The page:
First posted 5th December, 2010 on Liquorature.
Some rums just upend all expectations, and maybe even redefine your assumptions. Smooth, amber-dark, just sweet enough, and with a body and a finish that simply don’t give up, Tanduay Superior 12 year old is like that. Where on earth has this rum been, and why can’t I find it in Calgary?
A very affable individual from my office named Rainerio was heading off home to the Phillipines the other day, and knowing there were interesting rums to be found there (though unashamedly confessing ignorance of exactly which ones those were since I had never had any) I went down on bended knee, indulged myself in a paroxysm of weeping meant to soften any stony heart, and begged him to bring back a sample for me to review. Well, I exaggerate a bit for poetic effect, but I did ask. And Rainerio very kindly brought me back a bottle of this stunning 12 year old. Hell I would have been satisfied with any local popskull, and to get something so all-round excellent was a like getting an early Christmas present.
Tanduay is one of the most popular, if not the most popular, make of rum in the east, particularly the Phillipines, and made by the Tanduay Distillery out of Manila. Like other major distillers – Bacardi and Diageo come to mind – they have a complete range, from light to dark, from the very cheap to the very expensive, and they have been in operation since 1854, which pips Bacardi by, oh, seven years. Yet, for whatever reason – distributors ignorance, lack of channels, unfavourable tariffs or whatever, you really have to look around to find it in North America (my research suggests it may be more readily available in Europe) and yet it may be the third most popular brand of rums in the world.
A dark brown rum of the same hue as the Bacardi 8 year old, the Tanduay 12 year old is an oak-aged product served up in a standard bottle emerging from a hard cardboard black box, and sporting a deceptive cheapo tinfoil cap. I looked askance at it and wondered whether this was a harbinger of things to come, but what the hell, I had asked for it and so dived right in.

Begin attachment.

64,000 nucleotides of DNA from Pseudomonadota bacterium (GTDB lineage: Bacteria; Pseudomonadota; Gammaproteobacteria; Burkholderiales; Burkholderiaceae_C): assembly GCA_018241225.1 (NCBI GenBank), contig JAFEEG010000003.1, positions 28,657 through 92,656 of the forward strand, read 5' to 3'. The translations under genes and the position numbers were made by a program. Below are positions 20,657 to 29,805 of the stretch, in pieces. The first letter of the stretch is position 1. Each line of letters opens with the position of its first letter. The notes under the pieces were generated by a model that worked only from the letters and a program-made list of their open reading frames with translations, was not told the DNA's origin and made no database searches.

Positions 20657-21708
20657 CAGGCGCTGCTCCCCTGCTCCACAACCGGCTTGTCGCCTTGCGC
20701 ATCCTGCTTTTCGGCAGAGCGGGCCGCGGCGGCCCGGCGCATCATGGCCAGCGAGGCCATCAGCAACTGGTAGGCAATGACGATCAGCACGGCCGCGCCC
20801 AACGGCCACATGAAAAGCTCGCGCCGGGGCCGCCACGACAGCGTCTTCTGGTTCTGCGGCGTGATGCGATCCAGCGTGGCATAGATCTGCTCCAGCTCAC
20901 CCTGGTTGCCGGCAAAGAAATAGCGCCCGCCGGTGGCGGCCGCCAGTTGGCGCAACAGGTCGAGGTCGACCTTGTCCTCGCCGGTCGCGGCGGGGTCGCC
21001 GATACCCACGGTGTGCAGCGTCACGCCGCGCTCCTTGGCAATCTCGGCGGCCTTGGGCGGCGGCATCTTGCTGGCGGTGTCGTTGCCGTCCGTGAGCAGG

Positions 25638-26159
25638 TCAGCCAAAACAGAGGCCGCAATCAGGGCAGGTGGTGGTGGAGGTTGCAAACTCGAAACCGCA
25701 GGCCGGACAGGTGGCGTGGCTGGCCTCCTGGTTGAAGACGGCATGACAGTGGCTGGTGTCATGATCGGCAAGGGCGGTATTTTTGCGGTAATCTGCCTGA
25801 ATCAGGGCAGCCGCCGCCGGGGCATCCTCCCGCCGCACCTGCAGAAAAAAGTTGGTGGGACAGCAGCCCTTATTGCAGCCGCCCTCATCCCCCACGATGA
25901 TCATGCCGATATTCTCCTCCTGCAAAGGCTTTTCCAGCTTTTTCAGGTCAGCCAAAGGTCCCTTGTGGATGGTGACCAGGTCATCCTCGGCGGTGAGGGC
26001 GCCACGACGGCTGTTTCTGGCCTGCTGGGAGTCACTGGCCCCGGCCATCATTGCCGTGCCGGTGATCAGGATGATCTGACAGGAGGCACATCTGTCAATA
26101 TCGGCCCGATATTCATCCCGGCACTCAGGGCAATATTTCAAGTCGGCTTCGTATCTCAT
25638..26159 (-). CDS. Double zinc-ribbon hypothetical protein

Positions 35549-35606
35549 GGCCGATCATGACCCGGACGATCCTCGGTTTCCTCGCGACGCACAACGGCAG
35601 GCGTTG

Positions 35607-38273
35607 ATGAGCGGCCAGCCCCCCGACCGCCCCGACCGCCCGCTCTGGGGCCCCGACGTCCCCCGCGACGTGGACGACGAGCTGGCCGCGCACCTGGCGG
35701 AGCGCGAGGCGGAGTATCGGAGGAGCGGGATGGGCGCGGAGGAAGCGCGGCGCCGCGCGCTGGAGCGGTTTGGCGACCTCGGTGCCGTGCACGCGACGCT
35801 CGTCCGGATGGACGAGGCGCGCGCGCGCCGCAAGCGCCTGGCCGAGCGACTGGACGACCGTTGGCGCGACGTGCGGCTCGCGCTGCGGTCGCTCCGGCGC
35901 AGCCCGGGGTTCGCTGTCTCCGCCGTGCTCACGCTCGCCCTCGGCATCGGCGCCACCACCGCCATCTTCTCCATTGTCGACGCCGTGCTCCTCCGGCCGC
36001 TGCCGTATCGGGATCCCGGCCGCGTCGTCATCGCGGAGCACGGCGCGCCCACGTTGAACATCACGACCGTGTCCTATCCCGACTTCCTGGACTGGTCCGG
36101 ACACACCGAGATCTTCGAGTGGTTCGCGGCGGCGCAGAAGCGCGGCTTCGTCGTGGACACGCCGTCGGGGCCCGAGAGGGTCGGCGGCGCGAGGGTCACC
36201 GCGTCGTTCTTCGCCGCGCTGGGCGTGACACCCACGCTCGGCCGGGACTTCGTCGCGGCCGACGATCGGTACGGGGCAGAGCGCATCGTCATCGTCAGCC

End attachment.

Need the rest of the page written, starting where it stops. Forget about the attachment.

On the nose the 12 year was spicy and immediately assertive with equal parts vanilla, caramel and lemon zest in some kind of crazy harmony, as if Michael Jackson suddenly joined up with the Bee Gees and they created a song of their own that just missed being nuts by some strange unknown alchemy. It was bold and immediate, but after allowing it to breathe, a sly delicate note of flowers came stealing around the more powerful notes. Yes there was some sting, but this died away after a while and the medicinal reek I so dislike in younger rums was utterly absent.
The rum took my hand and took me along with it: medium heavy body, coating the tongue with a sort of oiliness I have only had with DDL’s more aged rums. There was just enough sweet to the Tanduay, and the caramel and vanilla notes were now joined by something softer, perhaps bananas or a tamed light citrus. It slides smoothly down the throat and let me tell you, the fade is simply awesome. Long and smooth, with one last soft gasp of breathy fragrance wafting back up to remind you of what you just had, and inviting you to revisit the experience with another try.
Unless a distributor for this rum is found or whatever has stopped the importation of Tanduay to Canada is resolved, I doubt I’ll ever taste it again (though maybe I can ask Rainerio to bring another one back in a year or two). I’m glad I had a chance to try it: just when I thought I had a handle on the major brands of the world, this one came out of nowhere and smacked me upside the head. If nothing else, it says that though I may have tasted and reviewed more rums than most, there are always gems from other places previously unconsidered that will just amaze, delight and please with their overall excellence. This is the first one in my experience: I know there’ll be others, but Tanduay gives me hope that I’ll actually be able to find them, and share that delight with all those who one day read the reviews I put up about their quality.